TOM BEARDEN: One of the criticisms I have heard from people who are concerned about whether this is being sold indiscriminately are things like the names of the products, like Afghan Diesel, Durban Poison, Juliet, AK-47.
Does that hurt your cause when you try to establish yourself as a genuinely legitimate business, that you are selling a product that has a name like that?
RYAN VINCENT: We are trying to move away from those names. One of the things that we are actually working on doing right now with the growers is coming up with some names that might be more acceptable, something that more people can use, and it would make more sense to the patient.
TOM BEARDEN: But making marijuana use more acceptable is what has many residents like Christine Tatum-Thurstone so upset.
CHRISTINE TATUM-THURSTONE: The more of these dispensaries pop up, the more we normalize this, the more that we mistake this as a substance that doesn't have any problems. Basically, what Colorado has done is, it's using the medical community as a really cheap and easy -- and it's a really cheap, easy backdoor to legalization of marijuana.
TOM BEARDEN: As various local officials in both urban and rural communities wrestle with how to deal with the dispensary issue, most people are now looking to the state legislature for a more comprehensive approach.
State Senator Chris Romer, a Democrat, originally drafted a bill that would have required dispensaries to register their products in a database and provide other health services. But he says he couldn't get the support of other colleagues. So, he scaled his bill back to one that would put an end to the practice of dispensaries paying physicians to write prescriptions for medical marijuana.
STATE SEN. CHRIS ROMER, D-Colo.: You will no longer be able to have a dispensary that has a doctor on site who is paid per prescription, because I can't think of another circumstance in medicine where we actually pay doctors for each prescription they write.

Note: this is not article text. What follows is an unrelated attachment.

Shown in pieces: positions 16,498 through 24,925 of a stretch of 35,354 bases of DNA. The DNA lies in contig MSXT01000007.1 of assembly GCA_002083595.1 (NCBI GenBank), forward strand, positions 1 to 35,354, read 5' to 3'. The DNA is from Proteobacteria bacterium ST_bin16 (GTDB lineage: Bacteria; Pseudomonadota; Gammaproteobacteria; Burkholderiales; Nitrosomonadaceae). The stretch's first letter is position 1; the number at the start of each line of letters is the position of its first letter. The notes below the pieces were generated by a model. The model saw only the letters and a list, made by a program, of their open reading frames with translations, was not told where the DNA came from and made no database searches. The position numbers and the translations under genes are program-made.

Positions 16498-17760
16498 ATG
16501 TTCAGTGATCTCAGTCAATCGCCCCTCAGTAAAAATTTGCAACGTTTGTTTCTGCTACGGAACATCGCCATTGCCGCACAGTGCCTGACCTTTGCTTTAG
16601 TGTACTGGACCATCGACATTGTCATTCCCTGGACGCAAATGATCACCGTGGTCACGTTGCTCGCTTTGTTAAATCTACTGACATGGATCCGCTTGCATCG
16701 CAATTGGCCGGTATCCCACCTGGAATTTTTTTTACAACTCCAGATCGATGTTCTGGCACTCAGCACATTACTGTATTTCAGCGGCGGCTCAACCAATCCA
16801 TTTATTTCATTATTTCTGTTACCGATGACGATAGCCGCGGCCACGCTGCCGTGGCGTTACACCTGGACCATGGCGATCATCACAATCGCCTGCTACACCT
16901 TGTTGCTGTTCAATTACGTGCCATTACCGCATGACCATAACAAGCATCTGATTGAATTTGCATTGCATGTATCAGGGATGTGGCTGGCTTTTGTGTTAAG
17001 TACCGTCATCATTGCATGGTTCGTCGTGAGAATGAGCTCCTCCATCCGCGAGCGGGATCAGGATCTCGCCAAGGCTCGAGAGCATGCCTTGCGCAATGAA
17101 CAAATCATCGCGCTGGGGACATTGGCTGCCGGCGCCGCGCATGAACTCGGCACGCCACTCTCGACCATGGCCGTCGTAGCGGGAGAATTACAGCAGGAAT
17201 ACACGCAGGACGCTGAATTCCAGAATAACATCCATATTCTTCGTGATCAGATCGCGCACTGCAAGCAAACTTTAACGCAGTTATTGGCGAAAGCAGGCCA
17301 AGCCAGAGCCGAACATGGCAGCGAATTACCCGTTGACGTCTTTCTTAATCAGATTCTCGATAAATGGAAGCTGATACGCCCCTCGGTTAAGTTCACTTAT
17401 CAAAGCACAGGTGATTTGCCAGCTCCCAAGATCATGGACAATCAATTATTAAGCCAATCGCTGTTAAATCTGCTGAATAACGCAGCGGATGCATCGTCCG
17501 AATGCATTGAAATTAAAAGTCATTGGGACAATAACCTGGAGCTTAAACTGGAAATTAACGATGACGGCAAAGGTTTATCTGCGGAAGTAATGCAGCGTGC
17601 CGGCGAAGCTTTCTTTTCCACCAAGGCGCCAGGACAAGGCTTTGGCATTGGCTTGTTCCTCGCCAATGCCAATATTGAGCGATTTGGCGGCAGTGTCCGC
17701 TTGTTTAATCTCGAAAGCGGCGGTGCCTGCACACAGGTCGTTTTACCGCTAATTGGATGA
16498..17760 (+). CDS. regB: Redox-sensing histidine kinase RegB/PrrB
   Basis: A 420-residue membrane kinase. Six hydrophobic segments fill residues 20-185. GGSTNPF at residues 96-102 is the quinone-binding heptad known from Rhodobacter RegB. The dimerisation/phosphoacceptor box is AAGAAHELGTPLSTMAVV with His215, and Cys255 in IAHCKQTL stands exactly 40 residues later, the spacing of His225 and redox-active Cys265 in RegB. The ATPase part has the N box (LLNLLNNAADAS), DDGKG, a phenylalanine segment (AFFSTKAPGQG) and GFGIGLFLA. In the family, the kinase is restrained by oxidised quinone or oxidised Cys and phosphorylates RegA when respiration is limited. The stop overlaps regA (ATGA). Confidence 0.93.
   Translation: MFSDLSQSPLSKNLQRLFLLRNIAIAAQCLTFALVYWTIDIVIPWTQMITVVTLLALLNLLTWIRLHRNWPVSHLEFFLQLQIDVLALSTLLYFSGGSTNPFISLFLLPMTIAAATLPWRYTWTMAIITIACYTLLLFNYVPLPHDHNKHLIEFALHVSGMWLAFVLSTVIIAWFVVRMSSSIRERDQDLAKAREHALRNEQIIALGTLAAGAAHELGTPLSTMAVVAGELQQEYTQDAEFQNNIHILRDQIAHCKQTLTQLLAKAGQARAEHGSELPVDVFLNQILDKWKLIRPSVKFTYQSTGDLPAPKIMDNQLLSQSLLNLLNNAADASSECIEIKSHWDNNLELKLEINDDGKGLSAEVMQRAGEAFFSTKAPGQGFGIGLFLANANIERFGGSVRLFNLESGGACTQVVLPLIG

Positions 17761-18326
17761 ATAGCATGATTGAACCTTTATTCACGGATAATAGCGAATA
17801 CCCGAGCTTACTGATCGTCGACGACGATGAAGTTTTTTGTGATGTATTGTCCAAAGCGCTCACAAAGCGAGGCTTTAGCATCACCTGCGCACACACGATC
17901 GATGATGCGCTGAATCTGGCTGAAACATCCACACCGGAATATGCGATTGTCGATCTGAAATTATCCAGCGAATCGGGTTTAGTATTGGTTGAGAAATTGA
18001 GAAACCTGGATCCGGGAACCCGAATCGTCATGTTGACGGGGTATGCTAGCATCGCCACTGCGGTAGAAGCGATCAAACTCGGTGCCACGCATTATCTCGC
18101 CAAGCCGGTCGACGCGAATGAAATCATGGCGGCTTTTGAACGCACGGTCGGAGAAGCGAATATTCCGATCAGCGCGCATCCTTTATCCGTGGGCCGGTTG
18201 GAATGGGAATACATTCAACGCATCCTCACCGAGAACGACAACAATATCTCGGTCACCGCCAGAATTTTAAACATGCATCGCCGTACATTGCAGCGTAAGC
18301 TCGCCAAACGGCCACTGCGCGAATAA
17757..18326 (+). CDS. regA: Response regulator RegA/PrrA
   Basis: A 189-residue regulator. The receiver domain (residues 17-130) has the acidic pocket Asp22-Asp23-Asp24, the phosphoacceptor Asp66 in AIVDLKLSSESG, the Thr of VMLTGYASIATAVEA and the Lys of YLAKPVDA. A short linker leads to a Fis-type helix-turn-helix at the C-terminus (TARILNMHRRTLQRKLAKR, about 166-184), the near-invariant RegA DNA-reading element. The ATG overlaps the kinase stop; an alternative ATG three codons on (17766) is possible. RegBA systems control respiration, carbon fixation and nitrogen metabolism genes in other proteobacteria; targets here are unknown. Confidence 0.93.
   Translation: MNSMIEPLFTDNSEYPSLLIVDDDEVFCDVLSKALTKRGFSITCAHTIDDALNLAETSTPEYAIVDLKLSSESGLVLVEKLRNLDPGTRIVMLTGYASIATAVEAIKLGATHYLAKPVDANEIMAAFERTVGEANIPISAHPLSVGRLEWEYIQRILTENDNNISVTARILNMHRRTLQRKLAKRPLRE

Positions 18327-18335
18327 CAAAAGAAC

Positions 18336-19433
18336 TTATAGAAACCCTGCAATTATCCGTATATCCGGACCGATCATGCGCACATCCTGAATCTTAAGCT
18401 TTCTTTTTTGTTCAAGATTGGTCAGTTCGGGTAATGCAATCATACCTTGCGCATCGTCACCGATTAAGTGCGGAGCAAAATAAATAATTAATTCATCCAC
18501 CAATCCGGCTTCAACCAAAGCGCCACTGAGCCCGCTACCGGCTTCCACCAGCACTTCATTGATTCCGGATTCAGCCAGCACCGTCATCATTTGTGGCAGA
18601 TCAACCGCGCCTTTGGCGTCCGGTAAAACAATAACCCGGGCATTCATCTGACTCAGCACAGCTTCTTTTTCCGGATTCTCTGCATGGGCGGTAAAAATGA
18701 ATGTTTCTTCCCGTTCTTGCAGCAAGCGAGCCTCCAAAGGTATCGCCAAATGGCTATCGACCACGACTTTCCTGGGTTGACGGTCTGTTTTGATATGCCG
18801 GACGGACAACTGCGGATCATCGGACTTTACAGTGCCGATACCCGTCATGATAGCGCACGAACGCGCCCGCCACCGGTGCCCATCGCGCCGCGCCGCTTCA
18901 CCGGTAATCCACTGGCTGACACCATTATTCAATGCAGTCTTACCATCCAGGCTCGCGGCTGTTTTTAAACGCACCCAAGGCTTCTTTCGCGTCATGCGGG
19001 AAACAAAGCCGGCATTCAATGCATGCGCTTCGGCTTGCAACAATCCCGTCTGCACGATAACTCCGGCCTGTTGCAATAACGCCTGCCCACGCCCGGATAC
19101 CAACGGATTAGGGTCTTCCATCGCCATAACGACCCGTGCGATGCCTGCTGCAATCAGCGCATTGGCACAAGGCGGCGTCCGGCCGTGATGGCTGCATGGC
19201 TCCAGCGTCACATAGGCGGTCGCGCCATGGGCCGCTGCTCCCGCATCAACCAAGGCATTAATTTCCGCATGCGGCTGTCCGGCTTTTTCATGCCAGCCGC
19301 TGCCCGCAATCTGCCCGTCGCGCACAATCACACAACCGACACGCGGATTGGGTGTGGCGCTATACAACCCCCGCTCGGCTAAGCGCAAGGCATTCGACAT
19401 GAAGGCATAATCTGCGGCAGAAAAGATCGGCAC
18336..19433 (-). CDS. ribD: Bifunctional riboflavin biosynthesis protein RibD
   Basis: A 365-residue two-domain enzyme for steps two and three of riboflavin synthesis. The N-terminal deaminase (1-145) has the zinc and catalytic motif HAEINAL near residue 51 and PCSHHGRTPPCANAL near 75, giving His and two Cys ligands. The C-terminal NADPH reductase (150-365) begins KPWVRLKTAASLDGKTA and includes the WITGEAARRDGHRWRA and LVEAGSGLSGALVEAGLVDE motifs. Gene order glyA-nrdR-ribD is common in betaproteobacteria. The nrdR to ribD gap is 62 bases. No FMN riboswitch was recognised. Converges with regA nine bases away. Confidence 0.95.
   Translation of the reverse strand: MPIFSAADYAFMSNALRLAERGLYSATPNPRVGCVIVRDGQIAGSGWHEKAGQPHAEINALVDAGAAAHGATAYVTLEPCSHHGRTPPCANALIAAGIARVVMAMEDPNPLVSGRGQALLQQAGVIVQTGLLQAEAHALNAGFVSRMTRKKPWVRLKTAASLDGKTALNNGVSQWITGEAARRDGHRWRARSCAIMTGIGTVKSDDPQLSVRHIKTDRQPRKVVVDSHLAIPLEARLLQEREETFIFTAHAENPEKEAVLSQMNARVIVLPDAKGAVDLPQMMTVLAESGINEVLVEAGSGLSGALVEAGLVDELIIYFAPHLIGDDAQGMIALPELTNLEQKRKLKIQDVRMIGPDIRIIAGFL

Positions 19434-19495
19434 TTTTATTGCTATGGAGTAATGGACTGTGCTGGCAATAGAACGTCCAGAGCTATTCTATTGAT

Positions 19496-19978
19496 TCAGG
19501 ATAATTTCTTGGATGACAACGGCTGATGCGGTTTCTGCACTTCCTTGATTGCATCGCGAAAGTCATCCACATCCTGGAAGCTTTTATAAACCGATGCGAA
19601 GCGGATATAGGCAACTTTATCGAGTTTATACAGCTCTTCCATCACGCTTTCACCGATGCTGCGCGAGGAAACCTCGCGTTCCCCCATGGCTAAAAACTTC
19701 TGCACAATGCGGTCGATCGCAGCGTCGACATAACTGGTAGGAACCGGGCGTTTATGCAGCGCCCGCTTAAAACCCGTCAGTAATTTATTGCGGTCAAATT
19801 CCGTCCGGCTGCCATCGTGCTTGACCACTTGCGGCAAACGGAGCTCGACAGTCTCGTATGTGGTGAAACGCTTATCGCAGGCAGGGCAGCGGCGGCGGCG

TOM BEARDEN: On the statehouse side, Republican Tom Massey is working with law enforcement groups on a bill to reestablish the old five-patient limit and apply it to dispensaries.
STATE REP. TOM MASSEY, R-Colo.: I have had a number of concerns, complaints, questions, are we trying to put dispensaries out of business? And that's clearly not the goal of this. We're trying to make sure that we have a regulatory piece that works within the framework of the doctor-patient-caregiver relationship and honors the intent of the voter for the constitutional amendment.
TOM BEARDEN: Dispensary owner Vincent says a five-patient restriction with not only put him out of business; it would drive the marijuana business back into basements and back alleys.
RYAN VINCENT: It's going to go all back underground again, which is -- which maybe is what his idea is. And then we put it all back underground and we will tick off all of the neighborhoods. And then they will all vote it out.
TOM BEARDEN: Both Republican and Democratic lawmakers say they know, whatever action they take, the issue is not likely to be resolved this session. And they concede, everything would change if the federal government decides to go back to enforcing marijuana laws.
How do you craft a state law or set of state laws to deal with an issue that is still fundamentally illegal at the federal level?
CHRIS ROMER: Well, it's difficult, but we're working on that. And the Obama administration has clearly said the states can experiment with this and create our own model. I hope we ultimately can be the people who really create the best medical marijuana laws for those chronically-ill patients.
TOM BEARDEN: Today, the Colorado Senate passed the Romer bill. It now moves over to the House.